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Miss M had just handed out the exam question papers to her pupils, in the private school where she teaches French.

"Miss M, how are the answers arrange?" asked one pupil. "Is it AA or BB or ABAB?"

It took Miss M a few seconds to understand the child's question.
Her shock led her probe further. Turns out the previous teacher always rehearsed the exam questions with the pupils and also told them in what order she'd arranged the answers.

The pupils didn't need to read or understand the questions. They just followed the given format.
Why would a teacher do this, you may ask.

Because many private schools in Nigeria fire teachers when their students fail. Even when there's proof that the student has learning difficulties, isn't old enough or ready for that class or needs extra attention.
To avoid losing their jobs and justify gifts (bribes) given by parents, teachers have taken to providing answers for the pupils.

Parents pay huge sums in these schools. To keep their customers satisfied, some private schools don't have failing grades. All pupils must be passed.
If this isn't done and the children fail, parents take their wards elsewhere, pay more money and the children are promoted to the next class.

I've seen parents come to school to fight and demand teachers be fired by the school administration for daring to score their child a D.
The constant refrain is, "After all the money I pay here, why will he have a D? My money pays your salary!"

Some of these kids don't do any sort of school work once they get home. They go from tabs, to TV, video games and parties. But teachers will lose their jobs if they fail.
Pupils who inform you that they won't learn and you can't touch them because their daddy or mummy 'has money'.

I once paired a Pry 4 pupil with a classmate for a class project. This girl looked me in the face and said, "Miss E, I don't want any fucking partner!"
This, in the school I attended, would've seen me washing my mouth out with bleach under the strict supervision of the headmistress.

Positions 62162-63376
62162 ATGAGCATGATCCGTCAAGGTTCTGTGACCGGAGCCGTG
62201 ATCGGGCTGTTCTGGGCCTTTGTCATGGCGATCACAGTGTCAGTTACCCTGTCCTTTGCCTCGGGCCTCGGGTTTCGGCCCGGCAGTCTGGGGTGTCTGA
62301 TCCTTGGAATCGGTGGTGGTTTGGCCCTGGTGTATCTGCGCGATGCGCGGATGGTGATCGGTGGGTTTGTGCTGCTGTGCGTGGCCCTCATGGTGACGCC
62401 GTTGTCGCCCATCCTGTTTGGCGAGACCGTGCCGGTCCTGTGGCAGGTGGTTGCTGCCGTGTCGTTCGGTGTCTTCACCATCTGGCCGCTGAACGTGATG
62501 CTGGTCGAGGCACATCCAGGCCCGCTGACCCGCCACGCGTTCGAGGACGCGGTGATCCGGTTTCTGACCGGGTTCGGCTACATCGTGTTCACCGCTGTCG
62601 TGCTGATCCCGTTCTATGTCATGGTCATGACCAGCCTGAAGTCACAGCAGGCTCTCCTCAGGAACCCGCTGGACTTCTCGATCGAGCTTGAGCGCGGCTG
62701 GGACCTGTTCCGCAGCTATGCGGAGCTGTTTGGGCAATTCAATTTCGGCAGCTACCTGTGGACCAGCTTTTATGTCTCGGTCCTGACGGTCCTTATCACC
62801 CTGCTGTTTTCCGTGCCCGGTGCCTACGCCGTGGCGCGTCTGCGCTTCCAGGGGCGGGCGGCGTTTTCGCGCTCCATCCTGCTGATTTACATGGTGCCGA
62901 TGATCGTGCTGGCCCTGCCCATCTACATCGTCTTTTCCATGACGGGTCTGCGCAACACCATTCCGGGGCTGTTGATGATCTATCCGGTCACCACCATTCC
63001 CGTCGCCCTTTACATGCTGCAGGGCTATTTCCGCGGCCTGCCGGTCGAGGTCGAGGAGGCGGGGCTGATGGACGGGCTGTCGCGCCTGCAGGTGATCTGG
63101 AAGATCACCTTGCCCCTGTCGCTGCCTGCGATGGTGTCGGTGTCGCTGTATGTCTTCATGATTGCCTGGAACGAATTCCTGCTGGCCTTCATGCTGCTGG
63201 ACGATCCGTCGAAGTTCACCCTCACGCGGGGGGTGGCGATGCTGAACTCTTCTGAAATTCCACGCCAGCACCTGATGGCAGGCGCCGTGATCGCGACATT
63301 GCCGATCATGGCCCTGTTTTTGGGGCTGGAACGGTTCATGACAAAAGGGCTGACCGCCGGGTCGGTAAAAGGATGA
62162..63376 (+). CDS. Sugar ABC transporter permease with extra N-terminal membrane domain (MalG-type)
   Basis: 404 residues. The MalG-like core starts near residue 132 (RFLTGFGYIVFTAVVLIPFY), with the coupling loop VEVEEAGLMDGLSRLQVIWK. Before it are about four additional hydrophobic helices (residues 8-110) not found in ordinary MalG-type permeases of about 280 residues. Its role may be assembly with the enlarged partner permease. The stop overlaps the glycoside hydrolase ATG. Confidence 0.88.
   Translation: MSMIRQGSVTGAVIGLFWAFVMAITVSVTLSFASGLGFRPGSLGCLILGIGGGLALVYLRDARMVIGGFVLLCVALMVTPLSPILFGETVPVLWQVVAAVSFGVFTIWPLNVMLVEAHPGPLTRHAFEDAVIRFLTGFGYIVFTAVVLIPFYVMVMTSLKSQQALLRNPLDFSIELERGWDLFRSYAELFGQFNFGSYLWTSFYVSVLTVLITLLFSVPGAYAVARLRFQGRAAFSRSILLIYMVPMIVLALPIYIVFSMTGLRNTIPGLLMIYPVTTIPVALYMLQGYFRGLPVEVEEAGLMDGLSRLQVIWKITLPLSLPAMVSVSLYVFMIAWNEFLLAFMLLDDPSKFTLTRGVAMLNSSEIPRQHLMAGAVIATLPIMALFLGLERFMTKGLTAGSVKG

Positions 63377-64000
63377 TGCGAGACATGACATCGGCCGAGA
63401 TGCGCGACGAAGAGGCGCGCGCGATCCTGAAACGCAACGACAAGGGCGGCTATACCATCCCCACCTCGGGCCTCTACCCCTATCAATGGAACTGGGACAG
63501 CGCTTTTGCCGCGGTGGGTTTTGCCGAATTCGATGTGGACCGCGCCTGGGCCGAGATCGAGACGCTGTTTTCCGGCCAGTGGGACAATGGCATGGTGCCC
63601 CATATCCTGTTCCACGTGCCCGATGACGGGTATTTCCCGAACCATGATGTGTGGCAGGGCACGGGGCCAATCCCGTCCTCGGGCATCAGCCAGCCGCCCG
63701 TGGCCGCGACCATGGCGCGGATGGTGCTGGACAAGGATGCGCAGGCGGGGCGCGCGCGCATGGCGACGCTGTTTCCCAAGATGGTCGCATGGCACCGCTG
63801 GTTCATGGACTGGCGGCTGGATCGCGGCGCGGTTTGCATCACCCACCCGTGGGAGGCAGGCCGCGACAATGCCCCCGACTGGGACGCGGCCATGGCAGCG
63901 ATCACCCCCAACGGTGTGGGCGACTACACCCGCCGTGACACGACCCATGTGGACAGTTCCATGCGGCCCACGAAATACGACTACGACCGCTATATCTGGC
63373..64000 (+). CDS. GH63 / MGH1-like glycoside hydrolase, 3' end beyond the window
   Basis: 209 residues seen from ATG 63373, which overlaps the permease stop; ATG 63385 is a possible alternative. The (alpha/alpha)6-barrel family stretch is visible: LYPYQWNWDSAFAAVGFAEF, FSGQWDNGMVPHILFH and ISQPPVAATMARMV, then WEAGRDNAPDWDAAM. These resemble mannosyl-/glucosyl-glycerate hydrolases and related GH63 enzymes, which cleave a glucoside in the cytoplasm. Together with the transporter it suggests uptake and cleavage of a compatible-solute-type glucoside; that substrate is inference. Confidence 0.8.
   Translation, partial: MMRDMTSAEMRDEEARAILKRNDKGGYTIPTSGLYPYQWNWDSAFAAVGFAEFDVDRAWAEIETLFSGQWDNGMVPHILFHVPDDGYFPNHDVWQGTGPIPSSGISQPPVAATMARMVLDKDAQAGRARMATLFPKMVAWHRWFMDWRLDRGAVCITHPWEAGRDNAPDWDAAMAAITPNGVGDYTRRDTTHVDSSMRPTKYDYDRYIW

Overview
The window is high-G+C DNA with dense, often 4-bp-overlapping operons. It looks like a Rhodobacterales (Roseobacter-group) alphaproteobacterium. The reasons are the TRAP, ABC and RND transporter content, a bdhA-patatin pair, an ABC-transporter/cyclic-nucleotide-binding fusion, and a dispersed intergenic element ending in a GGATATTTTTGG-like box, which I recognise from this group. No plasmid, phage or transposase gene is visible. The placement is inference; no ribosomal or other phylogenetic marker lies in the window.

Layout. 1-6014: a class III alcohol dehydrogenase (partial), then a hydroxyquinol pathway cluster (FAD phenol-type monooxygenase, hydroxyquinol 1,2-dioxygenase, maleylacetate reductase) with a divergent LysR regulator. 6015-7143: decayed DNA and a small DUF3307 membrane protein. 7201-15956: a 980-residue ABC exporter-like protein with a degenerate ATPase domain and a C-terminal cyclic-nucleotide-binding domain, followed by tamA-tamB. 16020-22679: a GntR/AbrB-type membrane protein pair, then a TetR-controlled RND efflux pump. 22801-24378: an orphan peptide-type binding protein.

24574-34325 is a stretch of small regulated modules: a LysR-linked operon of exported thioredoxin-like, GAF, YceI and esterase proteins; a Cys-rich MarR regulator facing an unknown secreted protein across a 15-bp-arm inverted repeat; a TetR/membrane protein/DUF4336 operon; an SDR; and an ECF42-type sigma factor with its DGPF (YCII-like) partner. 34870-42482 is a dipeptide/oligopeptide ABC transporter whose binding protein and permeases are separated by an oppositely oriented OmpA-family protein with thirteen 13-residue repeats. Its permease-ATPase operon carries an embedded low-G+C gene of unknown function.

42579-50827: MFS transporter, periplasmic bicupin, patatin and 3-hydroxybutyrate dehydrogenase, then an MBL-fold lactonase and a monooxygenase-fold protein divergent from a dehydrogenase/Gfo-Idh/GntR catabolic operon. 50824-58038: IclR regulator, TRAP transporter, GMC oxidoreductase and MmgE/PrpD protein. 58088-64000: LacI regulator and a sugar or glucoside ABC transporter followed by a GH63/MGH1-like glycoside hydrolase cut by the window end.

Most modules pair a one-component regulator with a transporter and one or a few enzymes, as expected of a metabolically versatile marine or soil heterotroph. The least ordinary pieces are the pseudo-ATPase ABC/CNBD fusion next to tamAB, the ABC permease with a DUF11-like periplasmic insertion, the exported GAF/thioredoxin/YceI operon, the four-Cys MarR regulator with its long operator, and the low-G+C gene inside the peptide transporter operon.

But with that child, in that school, I had to cajole and beg. With kids like her, you need extra patience. She's just a reflection of home.
Another, a 9 year old, threw a tantrum because his father wouldn't buy him a ₦300,000 phone. His dad struck a bargain with him; if he passed that term, he'd get that phone.

This boy already had issues in school. A phone wasn't a priority. He did poorly. He still got the phone.
Shall I speak of parents who send children to school with wads of ₦1000 notes, accompanied by an instruction.

"My daddy/mummy said you should take this and do all my assignments for the session."

In this economy, very few teachers and school Admin have the gumption to say no.
If you're passionate about your job, you make extra time for the children. You become teacher, private tutor, counsellor, confidante, etc. all for no pay.

If not, you wait for the holidays and parents will pay for summer classes so they can learn what they should already know.
There are good private schools, no doubt. But tell you, they are few.

The rest bribe school inspectors so they can keep their accreditation (this one is a whole other thread), demand that teachers take money from parents and ensure their wards don't fail,
insist that teachers DO NOT teach in any way that will demand pupils think at all, and generally make a mess of the children.

Parents literally offer you money to help a child with their First School Leaving Certificate exams!
Parents don't bother with school research. They go into paroxysms of pleasure if a white man or woman is on the school board.

Add the words "international", "British/American curriculum", "government approved", and a billboard with pupils of mixed races and voilà!
Yes, the private (and entire) educational system is a mess. We mark WASSCE and GCE scripts every year and I can tell you for a fact that each year is worse than the one before. There are scripts where students copy everything, down to the names and exam numbers of other students.
From some scripts, you can tell that a teacher has written down the answers on the board, because some of the students also copied down the warning, "Don't write this part in your answer booklet."

Occasionally, you'll find, "Please Sir/Ma, help me pass," in a script.
This thread may be incoherent, pardon me. I just wanted to share. What I've written here is drawn from my brief stint as a tutor, and those of my mother and friend who have worked as teachers in public and private schools.
Many teachers who are used to this system are now entitled. You hear teachers say things like, "This one that his father doesn't give me any money. Olodo!"

A child could be bright but a teacher will give them a fail grade because, "his mother/father doesn't drop something."
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